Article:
Lake Council gives cops and guards higher pay

2014-01-14T17:50:00Z 2014-01-15T11:00:18Z Lake Council gives cops and guards higher payBy Bill Dolan bill.dolan@nwi.com, (219) 662-5328 nwitimes.com
January 14, 2014 5:50 pm  • 

CROWN POINT | Lake County police and corrections officers won't have to wait another month for their pay raise.

Lake County Council members voted 5-2 on Tuesday to make 2 percent salary increases for 196 county jail employees and 3 percent increases for 162 police officers available within three weeks and retroactive to Dec. 30, 2013.

The majority Democratic party members on the fiscal body made their decision in the face of possible state rejection.

Republican councilmen Dan Dernulc, R-Highland, and Eldon Strong, R-Crown Point, said they supported the raises, too, but still wanted to wait until February until confusion about the county government's budget is cleared up.

Lake County Sheriff John Buncich said he was pleased with the results.

"On behalf of the men and women of our department, I want to thank you for your action today," he said.

Daniel Murchek, assistant county police chief and president of Lake County Police Association Local 72, thanked the council for acting boldly. He said other communities have approved much larger pay raises for their officers.

Dante Rondelli, the council's financial director, warned the County Council that the Indiana Department of Local Government Finance could reject the additional $582,000 needed to support the higher wages because of a new twist in state accounting procedures making the 2014 county government appear to be millions of dollars in deficit.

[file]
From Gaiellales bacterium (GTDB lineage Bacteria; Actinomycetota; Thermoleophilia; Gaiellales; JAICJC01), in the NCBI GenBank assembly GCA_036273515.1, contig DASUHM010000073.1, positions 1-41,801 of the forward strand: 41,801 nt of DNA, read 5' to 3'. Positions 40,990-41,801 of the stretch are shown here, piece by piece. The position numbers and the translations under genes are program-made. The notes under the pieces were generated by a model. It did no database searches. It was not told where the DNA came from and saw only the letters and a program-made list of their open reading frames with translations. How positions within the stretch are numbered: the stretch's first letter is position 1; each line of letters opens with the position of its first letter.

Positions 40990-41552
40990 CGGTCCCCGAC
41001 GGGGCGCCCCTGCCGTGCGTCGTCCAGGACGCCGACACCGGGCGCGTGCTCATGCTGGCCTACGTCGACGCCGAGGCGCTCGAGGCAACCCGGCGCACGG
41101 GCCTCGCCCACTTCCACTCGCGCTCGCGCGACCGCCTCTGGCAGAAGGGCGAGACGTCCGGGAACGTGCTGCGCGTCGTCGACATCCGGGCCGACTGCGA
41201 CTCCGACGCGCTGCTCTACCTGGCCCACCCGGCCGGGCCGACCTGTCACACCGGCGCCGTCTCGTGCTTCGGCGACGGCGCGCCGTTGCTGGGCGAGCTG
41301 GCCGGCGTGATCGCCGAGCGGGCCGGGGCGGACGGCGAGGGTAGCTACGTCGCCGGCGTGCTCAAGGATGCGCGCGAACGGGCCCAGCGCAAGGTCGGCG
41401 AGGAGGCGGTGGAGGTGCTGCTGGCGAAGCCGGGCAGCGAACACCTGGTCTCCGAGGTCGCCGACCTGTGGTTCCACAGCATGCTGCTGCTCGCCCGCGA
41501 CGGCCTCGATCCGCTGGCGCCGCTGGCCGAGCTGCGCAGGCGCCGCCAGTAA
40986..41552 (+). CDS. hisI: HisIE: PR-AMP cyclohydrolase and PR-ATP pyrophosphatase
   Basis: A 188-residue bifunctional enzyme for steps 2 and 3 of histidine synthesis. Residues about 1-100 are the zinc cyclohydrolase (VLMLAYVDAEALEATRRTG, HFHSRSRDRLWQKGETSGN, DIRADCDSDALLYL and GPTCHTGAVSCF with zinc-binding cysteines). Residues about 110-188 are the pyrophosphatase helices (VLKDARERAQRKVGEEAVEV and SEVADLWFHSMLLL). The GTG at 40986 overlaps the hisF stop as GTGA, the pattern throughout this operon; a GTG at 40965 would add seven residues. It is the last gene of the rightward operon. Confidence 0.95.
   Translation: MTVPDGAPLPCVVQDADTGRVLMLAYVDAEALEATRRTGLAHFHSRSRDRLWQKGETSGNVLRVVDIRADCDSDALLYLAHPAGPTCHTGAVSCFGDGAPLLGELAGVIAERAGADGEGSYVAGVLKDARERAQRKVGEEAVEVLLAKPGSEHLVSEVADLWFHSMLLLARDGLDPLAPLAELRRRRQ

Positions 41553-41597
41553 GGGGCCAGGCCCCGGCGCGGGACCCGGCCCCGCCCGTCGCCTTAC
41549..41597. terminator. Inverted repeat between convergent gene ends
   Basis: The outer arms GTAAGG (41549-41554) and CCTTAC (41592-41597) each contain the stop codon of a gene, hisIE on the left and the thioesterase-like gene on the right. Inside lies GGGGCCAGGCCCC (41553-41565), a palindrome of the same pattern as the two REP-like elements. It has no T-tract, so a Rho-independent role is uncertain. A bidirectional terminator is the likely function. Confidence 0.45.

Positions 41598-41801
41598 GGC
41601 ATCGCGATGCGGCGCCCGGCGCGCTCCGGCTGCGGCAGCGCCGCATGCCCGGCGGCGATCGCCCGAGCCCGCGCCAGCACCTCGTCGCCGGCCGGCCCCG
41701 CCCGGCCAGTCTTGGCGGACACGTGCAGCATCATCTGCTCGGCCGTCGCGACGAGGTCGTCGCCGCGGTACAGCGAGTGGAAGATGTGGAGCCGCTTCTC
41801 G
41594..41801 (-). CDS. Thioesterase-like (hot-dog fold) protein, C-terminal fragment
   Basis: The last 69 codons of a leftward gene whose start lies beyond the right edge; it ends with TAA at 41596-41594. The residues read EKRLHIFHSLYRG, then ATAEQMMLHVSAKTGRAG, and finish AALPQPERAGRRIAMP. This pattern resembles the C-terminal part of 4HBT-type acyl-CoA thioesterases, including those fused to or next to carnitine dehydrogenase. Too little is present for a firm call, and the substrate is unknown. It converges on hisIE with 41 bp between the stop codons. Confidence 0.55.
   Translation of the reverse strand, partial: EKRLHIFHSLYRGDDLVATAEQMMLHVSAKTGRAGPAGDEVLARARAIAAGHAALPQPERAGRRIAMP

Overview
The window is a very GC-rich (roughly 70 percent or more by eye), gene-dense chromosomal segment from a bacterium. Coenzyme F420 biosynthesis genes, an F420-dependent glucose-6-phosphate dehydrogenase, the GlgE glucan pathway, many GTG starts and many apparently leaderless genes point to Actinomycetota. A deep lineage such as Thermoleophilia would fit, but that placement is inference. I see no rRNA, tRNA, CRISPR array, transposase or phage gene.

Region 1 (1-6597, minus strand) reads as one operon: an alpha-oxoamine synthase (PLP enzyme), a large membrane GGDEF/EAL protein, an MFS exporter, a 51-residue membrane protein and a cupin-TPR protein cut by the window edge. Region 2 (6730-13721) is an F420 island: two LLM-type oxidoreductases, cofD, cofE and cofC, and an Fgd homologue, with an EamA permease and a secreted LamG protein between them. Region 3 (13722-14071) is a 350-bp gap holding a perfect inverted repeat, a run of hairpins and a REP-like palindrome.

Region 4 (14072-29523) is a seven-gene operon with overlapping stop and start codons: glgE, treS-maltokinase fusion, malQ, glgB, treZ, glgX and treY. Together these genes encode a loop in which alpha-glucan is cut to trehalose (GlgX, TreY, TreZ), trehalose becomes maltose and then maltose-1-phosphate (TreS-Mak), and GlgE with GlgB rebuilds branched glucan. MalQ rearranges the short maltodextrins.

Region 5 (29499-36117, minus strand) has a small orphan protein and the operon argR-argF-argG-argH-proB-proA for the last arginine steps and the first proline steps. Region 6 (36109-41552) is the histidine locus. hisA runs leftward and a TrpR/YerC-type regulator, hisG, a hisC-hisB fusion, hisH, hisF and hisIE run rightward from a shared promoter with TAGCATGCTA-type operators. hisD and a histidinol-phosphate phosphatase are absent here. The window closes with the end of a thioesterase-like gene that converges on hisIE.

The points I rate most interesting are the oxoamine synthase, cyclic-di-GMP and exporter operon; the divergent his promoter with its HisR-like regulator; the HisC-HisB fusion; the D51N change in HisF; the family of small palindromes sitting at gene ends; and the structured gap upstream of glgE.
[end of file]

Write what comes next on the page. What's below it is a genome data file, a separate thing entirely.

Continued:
Rondelli said the state began last year requiring Lake County to set aside three years of estimated property tax cap savings over a two-year period to ensure county property owners get all the taxes back they deserve from the the circuit-breaker system, which limits the taxes government used to be able to charge to any one real estate parcel.

Rondelli said there is no need to keep that much circuit-breaker money in reserve, but if state officials disagree with him, they will disapprove of the new salary appropriations.

If so, he said the county can get around this problem by transferring money within their budget.

Rondelli will get a 15 percent pay raise, too, under a deal in which he will no longer be paid overtime. Councilwoman Christine Cid, D-East Chicago, cast the lone vote against his increase. His new salary will now stand at $109,897.

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